Buying a new car can be a stressful event. You could spend a lot of money, and if something goes wrong, you could be stuck with a bad deal. You also shouldn’t be paying more for unnecessary features or fees you don’t know about.
The process can come across as fairly simple: you look for a car online, enquire about the details and proceed to make a deal. The price you negotiate is the price you pay, right? Well, it seems that some dealers are hiding additional costs in the fine print.
You must look very carefully at the text at the bottom of the paperwork. Otherwise, you’ll miss the sneaky method dealerships are using to fleece you out of an extra $2,000. Here’s how it works and what to look out for.
Here’s the backstory
Many users check online sales pages to find cars or see what is available in their area. Finding a good price on a vehicle that you love can send your heart into a flutter. The price might even be lower than your budgeted amount.
But unless you pay careful attention to the fine print, you’ll miss a very sneaky line. “Internet Price is reflective after 1995 down payment.” What’s the deal with that? Well, it means the listing price on the website isn’t the real price you are going to pay. Only after you have paid $1,995 will you get the listed price.
“This isn’t a typical tactic, and most online dealer prices I saw matched their asking prices. In some cases, they were declared to be ‘Internet prices,’ and the dealer asked that you print out the listing to get the price, but that was it. However, I found two dealers that tack on the $2K: Empire Honda of Manhasset, NY and Motorhub, Inc. of Inwood, NY,” explained PCMag.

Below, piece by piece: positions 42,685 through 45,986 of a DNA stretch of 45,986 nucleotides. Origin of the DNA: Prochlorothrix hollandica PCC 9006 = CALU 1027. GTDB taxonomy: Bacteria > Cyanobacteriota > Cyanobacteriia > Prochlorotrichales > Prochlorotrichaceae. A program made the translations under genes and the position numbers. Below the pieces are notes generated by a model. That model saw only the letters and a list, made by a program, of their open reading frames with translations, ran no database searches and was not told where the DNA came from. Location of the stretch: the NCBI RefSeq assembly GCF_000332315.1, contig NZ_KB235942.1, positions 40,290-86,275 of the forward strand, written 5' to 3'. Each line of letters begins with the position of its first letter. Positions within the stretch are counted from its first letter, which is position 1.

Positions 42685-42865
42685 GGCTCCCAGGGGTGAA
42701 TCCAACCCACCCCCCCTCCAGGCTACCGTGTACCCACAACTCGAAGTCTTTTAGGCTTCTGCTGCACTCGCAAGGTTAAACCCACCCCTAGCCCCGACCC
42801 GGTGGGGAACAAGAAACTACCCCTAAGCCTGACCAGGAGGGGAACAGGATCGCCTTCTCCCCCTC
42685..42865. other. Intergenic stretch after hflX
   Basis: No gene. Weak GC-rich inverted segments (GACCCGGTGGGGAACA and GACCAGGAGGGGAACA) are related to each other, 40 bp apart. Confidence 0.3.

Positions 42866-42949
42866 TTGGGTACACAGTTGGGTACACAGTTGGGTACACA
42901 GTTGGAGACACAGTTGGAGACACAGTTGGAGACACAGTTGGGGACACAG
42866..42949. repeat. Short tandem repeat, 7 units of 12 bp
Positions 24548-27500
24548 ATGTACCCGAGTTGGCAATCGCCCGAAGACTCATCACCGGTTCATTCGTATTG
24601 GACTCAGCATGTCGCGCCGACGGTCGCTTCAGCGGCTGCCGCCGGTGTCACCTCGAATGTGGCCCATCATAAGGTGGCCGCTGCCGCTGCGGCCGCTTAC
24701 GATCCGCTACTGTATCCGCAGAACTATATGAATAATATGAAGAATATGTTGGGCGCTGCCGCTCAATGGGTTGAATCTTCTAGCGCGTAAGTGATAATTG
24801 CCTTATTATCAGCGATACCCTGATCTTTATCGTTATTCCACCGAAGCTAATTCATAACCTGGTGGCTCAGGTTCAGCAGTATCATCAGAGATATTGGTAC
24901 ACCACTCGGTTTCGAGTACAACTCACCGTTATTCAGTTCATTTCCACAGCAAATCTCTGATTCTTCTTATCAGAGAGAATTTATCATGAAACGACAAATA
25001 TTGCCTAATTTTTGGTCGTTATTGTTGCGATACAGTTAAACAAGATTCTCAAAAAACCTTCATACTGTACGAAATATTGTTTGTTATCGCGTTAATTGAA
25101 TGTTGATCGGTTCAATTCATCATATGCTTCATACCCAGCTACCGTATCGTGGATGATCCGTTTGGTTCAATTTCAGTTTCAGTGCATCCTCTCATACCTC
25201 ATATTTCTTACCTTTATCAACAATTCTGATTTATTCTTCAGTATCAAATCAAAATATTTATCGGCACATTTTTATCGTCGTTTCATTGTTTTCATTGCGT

What you can do about it
As with all contracts and online terms and conditions, the smart thing to do is to read through the full text. Make sure that you understand exactly what is being offered and what is expected of you.
The extra $1,995 could be hard to spot as the additional charge amount doesn’t have a dollar sign in front of it or a comma to denote a dollar amount.
“On Motorhub, Inc., I found no notification of the price being reflective after a down payment anywhere on its shopping site listings. The warning isn’t even in the text of the car listings on its own site. Instead, it’s hidden near the bottom of the page as part of the site disclaimer,” journalist Will Greenwald wrote.
What to look out for when buying a car
There are several other tricks that dealers can pull on unsuspecting buyers. You must make sure that the Total Cash Price is the same on the contract as negotiated or written on advertising.
While not hiding it at the bottom, some dealers can “pack the contract” with additional items, services or warranties that you didn’t agree to. Common add-ons are rustproofing or protection packages.
The Public Counsel also points out that some dealerships will try to force you into buying additional options or accessories to qualify for a special price. “This is not an accepted business practice and may be illegal. If you hear this pitch, leave the dealership right away,” it advises.